EEOC Seeks to Provide Job Protection for LGBT Employees
This article appeared in the Summer/Fall 2013 issue of “Virginia Human Resources Today” magazine.
In its Strategic Enforcement Plan published in December 2012, the EEOC identified 6 national priorities. One of these priorities is devoting more attention and resources to “emerging or developing” issues. The EEOC specifically identified “coverage of lesbian, gay, bisexual and transgender individuals under Title VII” as an emerging issue. What does this mean for employers?
Let’s start with the EEOC’s seminal decision on April 20, 2012 in Macy v. Holder. Macy applied for a position at a federal agency. The agency told Macy it intended to hire him pending the completion of some paperwork. In the interim, Macy informed the agency she was transgender and in the process of transitioning from male to female. Five days later, the agency told Ms. Macy the position was no longer available. The EEOC held that “claims of discrimination based on transgender status, also referred to as claims of discrimination based on gender identity, are cognizable under Title VII.” Moving forward, the EEOC contends that there is a violation of Title VII when it is shown that “gender” is a factor in an employment action.
Consider the facts of another recent case. Mr. Doe worked in an all-male warehouse with a “culture of horseplay” that was found to be “vile and obnoxious enough to score 9 on a scale of 10.” The obnoxious conduct was directed to Mr. Doe, but to other male employees as well.
Doe finally complained to HR and the conduct stopped. However, Doe was subsequently laid off. He filed a charge with the EEOC contending that he was subjected to a hostile work environment based on sex as well as retaliation. The EEOC sued on his behalf.
In EEOC v. McPherson, a federal district court recently dismissed the EEOC’s case. In so doing, the Court found that Doe was married, had children, weighed 220 pounds, and was not physically threated by the comments. He also conceded that there was no sexual proposition or sexual touching. He did not carry himself like a woman or act in a way that could be characterized as feminine. He testified that he was “just as much of a man as anyone else.” Based on these facts, the Court dismissed the case holding that it would be inappropriate to “expand the reach of Title VII to preclude offensive workplace language even when it is not directed at a person of the male sex because of that person’s male sex.”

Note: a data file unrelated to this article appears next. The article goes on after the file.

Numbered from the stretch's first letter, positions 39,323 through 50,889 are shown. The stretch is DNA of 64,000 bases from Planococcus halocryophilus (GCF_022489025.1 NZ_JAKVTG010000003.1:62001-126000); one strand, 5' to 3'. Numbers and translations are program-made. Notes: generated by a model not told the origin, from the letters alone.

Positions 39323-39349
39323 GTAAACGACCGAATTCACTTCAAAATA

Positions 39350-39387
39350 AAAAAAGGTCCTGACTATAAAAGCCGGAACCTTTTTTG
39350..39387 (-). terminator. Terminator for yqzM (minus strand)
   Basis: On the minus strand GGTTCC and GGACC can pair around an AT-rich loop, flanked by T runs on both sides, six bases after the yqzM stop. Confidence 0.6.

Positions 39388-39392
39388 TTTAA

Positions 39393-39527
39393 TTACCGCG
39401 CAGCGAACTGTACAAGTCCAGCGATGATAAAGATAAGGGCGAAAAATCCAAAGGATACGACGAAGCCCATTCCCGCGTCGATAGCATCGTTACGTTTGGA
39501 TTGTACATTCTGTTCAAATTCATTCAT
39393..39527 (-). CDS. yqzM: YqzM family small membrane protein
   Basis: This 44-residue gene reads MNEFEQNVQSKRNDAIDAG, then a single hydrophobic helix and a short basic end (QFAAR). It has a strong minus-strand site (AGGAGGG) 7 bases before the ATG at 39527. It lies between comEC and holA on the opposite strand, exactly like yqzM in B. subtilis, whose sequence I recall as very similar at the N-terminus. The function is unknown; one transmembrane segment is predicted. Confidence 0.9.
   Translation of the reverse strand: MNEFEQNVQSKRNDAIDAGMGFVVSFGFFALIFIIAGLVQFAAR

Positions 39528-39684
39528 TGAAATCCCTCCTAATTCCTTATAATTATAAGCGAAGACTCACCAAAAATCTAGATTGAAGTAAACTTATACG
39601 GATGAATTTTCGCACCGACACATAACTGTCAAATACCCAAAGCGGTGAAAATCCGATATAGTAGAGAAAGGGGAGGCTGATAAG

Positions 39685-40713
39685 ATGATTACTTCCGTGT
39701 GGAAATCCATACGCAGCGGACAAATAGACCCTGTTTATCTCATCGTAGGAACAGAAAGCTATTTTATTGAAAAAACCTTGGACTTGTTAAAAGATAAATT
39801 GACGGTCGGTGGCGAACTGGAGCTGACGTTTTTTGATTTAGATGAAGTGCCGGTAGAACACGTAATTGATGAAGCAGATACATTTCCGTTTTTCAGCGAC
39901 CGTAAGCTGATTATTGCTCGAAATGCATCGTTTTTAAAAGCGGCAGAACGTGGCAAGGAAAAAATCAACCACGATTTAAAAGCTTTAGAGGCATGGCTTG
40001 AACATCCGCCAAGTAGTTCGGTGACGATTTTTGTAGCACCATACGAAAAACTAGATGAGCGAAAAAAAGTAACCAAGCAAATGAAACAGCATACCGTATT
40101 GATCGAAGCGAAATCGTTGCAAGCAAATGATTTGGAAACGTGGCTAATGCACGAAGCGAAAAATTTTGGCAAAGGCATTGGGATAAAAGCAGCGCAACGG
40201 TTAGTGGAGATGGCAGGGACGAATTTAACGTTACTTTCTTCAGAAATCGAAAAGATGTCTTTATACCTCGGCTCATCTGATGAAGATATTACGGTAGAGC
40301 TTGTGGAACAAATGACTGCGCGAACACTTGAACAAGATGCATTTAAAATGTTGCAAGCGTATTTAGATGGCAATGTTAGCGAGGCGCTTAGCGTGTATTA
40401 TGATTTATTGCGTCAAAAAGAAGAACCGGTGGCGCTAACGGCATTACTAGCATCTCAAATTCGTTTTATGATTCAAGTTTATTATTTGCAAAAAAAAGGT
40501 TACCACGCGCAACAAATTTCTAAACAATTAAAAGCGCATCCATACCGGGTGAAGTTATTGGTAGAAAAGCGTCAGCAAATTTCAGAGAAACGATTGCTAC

Although unsuccessful in McPherson, this case demonstrates that the EEOC will be looking for test cases to develop and/or expand the law. (Another same sex harassment case that bears watching is EEOC v. Boh Brothers Construction, a case on appeal to the full Fifth Circuit Court of Appeals.)
There is currently no federal statute that makes it illegal for a private employer to discriminate against a person based on his or her sexual orientation. In April 2013, however, the House and Senate reintroduced the Employment Non-Discrimination Act (ENDA), which would prohibit discrimination on the basis of “sexual orientation or gender identity.” As of this writing, however, it does not appear that ENDA will become the law in 2013.
I have no doubt that questions and challenges as to the potential legal rights of LGBT employees in the workplace will become much more prevalent. As with all legal developments impacting the workplace, HR professionals will need to be proactive to understand the new and evolving landscape. HR professionals should also analyze what steps, if any, need to occur within their businesses. As examples, should employers modify their current EEO policies? Do managers need training as to potential LGBT issues? These questions, and others, are ones you will need to evaluate as the law continues to develop.